For thirty-six years, Dr. Larry Baker has been performing surgery on Walker Countians. Now he’s content to pass the baton to his son.
Words by Terrell Manasco | Image by Al Blanton
Before he was a surgeon, Dr. Larry Baker was a tiller of the soil.
“I was a farmer, so you get to use your hands doing things,” he says, relaxing in teal scrubs on an office couch. “I think that’s what attracted me to surgery more than anything.”
Since 1980, Dr. Baker has been using those hands to fix people. “I used to like to do the trauma cases, injured people,” he says. “Of course, I don’t do much of that anymore since they have the Trauma Center. You feel like you’ve got a person that can be fixed back like they were.”
Sitting behind a desk near Dr. Baker is a young man with soulful eyes and reddish-brown hair, a near facsimile of the seasoned physician. “The biggest thing, for me, especially for surgery, is just being able to actually fix something,” says Dr. Ike Baker, his son. “That’s kind of a unique thing for surgery. You can actually go in and take out something that’s causing somebody an issue.”
Ike’s father has specialized in general surgery across four decades at Walker Baptist Medical Center. He’s performed appendectomies, colon and rectal surgeries, mastectomies, gall bladder removal, breast surgeries, wound dressing and repair, esophageal surgeries, hernia repair, lung surgeries, and more. Ironically, he almost chose another branch of medicine. “I initially was going to do an OB-GYN residency but I decided I liked surgery better, so I did a surgery residency at Carraway,” the elder Dr. Baker says. “Then a couple of my friends were practicing here; Dr. Billy Richardson and Dr. Barry McKernon. I went into practice with them and I’ve been here ever since.”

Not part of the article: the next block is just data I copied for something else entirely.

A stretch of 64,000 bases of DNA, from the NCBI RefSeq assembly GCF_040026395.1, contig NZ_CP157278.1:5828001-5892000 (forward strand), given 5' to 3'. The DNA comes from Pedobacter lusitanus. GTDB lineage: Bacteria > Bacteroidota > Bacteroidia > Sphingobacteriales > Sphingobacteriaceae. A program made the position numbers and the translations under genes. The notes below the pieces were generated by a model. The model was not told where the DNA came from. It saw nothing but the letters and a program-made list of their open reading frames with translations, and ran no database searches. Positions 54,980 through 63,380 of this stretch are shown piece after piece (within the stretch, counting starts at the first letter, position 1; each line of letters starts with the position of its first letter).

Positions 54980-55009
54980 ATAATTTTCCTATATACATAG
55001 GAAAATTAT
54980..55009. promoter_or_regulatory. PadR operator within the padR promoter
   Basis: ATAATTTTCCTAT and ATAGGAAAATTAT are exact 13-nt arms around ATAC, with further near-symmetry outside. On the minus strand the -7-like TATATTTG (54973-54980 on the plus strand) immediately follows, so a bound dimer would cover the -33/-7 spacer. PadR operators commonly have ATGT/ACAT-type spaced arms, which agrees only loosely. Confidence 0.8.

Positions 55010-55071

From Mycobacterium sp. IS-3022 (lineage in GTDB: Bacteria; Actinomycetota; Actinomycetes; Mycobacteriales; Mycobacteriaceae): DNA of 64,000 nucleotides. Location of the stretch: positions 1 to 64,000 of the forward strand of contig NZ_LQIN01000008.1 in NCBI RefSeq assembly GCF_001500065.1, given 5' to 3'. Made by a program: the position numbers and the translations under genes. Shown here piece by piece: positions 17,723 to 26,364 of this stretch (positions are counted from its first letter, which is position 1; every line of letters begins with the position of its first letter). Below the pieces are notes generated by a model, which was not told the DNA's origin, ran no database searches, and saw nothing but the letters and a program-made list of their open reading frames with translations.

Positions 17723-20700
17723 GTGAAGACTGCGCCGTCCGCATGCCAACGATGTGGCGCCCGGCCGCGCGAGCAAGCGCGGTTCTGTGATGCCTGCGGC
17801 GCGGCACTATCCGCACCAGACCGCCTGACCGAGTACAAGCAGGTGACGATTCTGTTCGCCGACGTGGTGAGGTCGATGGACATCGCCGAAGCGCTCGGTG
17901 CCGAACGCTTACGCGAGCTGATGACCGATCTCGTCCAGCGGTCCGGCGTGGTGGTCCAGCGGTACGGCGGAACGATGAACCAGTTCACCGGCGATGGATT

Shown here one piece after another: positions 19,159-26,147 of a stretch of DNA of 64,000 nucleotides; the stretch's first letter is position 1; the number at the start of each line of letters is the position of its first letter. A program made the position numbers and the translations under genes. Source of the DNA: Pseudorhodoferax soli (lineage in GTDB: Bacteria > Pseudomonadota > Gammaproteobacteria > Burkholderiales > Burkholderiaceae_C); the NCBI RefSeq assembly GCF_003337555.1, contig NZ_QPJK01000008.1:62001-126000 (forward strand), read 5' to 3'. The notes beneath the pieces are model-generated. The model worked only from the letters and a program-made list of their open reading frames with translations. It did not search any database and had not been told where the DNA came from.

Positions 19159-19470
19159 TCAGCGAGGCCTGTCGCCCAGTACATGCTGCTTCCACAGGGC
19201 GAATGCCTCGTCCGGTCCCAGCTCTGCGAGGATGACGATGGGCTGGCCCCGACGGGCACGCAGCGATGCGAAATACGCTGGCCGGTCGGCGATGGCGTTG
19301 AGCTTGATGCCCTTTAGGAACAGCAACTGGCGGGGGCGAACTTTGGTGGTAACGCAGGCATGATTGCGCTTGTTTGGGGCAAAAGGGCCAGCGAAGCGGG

Like his dad, Ike considered other options before ultimately choosing to be a surgeon. “At one point I wanted to be a lawyer and some other things, but I always kind of enjoyed the idea of being a physician, and I always liked watching my dad do what he did and how he was able to affect people.”
Medical technology has changed dramatically since the senior Baker first picked up a scalpel. “When I began, all the surgery was open,” he says. “You made incisions. It gradually evolved into cutting little holes and putting cameras inside people. Now they do it with a robotic arm, which the surgeon manipulates to do the surgery.”
Recently Dr. Baker decided it was time to pass the stethoscope down to his son. As of Sept. 1, 2016, Ike officially took over the practice, but his dad will still be around to assist him in surgery. “With the rapport and the history that Dad has here, for me, it was [important] to make sure there was some continuity with his patients,” Ike says. “I’m hoping that me being here will give them some trust in who’s here.”
The elder Dr. Baker is confident his patients are in good hands.“I tell my patients, I think they’ll like my son because he’s younger and better looking.” 78